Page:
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Breakthrough trial for prostate cancer patients leads to massive reduction in radiotherapy treatment

Dr Suneil Jain, clinical senior lecturer at Queen's University, has led a breakthrough clinical trial for prostate cancer patients
Seanín Graham

A RADICAL new radiotherapy trial for men with prostate cancer in Northern Ireland has found the number of visits for treatment could be massively cut, it has emerged.

Treatment may be delivered in just five bouts compared to the usual 37, according to researchers at Queen's University Belfast.

The trial was the first of its kind in the UK and delivered large doses per treatment concentrated on the tumour.

Prostate cancer is the most commonly diagosed cancer among men in the north, with around 1,000 cases each year.

Gordon Robinson, 70, from Dungannon, took part in the trial and credits it with saving his life.

"If it wasn't for this research, I simply would not be here. My family and I are so thankful to the doctors who have helped us.

"This treatment has allowed me to live my life again."

Patients in the study had SpaceOar, a minimally invasive hydrogel technology, inserted prior to radiotherapy treatment.

In previous studies, SpaceOar has been shown to significantly decrease unwanted side effects.

The trial was led by Dr Suneil Jain, clinical senior lecturer at Queen's University alongside Dr Ciaran Fairmichael, clinical research fellow.

Dr Fairmichael said: "One of the complications from using radiotherapy is the potential damage that can be inflicted on neighbouring tissues.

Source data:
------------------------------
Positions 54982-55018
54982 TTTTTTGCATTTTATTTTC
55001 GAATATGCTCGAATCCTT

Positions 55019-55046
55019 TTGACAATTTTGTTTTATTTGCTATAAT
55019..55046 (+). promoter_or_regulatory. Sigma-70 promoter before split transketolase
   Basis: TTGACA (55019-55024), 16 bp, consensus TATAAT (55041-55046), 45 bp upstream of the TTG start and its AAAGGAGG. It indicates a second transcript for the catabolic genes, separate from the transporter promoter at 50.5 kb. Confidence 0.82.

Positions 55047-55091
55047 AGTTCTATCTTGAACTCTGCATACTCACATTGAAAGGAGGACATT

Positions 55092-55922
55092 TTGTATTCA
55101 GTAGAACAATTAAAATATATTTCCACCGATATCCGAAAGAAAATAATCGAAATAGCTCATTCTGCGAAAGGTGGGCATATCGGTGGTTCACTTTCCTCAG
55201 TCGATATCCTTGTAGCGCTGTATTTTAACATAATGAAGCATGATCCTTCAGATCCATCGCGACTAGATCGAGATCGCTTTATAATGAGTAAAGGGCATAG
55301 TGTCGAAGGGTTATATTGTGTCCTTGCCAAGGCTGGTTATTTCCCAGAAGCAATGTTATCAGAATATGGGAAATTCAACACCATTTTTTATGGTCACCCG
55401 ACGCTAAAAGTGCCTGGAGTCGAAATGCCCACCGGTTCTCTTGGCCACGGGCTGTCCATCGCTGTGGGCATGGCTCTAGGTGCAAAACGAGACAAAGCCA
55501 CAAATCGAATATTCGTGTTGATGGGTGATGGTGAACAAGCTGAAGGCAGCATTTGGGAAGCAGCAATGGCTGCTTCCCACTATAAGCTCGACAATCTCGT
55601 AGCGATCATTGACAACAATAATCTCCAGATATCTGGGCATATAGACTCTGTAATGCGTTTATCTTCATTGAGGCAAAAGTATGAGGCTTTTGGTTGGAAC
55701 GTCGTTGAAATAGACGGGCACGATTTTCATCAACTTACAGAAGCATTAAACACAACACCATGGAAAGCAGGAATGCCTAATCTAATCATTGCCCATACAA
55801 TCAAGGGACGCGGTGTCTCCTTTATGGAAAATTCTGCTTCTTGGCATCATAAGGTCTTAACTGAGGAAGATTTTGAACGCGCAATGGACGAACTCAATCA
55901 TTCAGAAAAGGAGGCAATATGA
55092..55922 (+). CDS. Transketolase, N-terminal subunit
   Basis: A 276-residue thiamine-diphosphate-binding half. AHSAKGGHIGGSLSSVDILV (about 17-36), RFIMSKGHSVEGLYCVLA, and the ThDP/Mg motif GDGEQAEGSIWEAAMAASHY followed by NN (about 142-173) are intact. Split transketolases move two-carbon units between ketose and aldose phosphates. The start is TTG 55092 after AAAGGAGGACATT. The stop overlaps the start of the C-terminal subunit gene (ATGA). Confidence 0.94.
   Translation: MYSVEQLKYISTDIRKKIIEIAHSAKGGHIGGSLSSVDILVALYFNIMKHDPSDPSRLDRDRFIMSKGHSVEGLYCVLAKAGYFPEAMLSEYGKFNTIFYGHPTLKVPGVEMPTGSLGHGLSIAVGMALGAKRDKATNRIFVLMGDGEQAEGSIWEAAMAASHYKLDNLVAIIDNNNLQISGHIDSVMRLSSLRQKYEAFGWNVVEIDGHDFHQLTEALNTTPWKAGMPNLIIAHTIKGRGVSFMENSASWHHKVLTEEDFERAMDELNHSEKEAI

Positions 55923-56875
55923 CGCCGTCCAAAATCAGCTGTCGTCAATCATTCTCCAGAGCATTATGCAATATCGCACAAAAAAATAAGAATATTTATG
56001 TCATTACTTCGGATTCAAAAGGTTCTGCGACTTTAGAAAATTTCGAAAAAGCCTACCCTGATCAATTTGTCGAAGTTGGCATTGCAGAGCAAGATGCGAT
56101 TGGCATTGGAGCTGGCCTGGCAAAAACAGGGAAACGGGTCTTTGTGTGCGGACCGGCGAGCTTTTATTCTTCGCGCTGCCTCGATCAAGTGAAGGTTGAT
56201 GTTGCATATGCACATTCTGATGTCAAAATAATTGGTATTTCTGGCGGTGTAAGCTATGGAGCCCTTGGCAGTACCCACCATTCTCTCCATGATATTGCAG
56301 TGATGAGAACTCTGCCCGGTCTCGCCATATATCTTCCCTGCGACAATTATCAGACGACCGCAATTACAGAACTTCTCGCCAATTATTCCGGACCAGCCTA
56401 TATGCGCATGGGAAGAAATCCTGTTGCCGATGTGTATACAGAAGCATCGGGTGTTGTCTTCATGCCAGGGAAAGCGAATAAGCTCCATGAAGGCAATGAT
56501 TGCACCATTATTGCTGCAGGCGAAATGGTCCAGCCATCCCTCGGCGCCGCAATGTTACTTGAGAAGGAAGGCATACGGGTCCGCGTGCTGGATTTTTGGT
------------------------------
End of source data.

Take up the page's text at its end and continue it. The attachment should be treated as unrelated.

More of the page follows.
"In this trial, we are evaluating the performance of the SpaceOar hydrogel which is inserted between the prostate gland and the rectum of the patient.

"This creates a greater distance between the prostate tumour and other tissues, which allows us to concentrate the radiotherapy dosage provided to the tumour and thus reducing the chance of radiation harming other tissues close to the tumour such as the bowel."

Using the new hydrogel allows clinicians to treat the prostate with a higher dose of radiation, potentially without increasing the risk of side-effects, including impotence, bowel and bladder problems.

Mr Robinson was offered a high-dose five treatment course instead of enduring two months of treatment.

"The treatment was really successful in getting rid of my tumour," he added.

"I knew about the side effects of treatment, and they really frightened me, but this trial meant I had very little discomfort or complications and can return to normal life, for that I am very grateful."

The study is conducted in collaboration with the Northern Ireland Cancer Centre and is being supported/funded by Friends Of The Cancer Centre and Augmenix UK Ltd.

The trial is still open and in the future there are hopes to be able to offer this treatment to a wider range of men.

Queen's is a Prostate Cancer UK/Movember Foundation Centre of Excellence.

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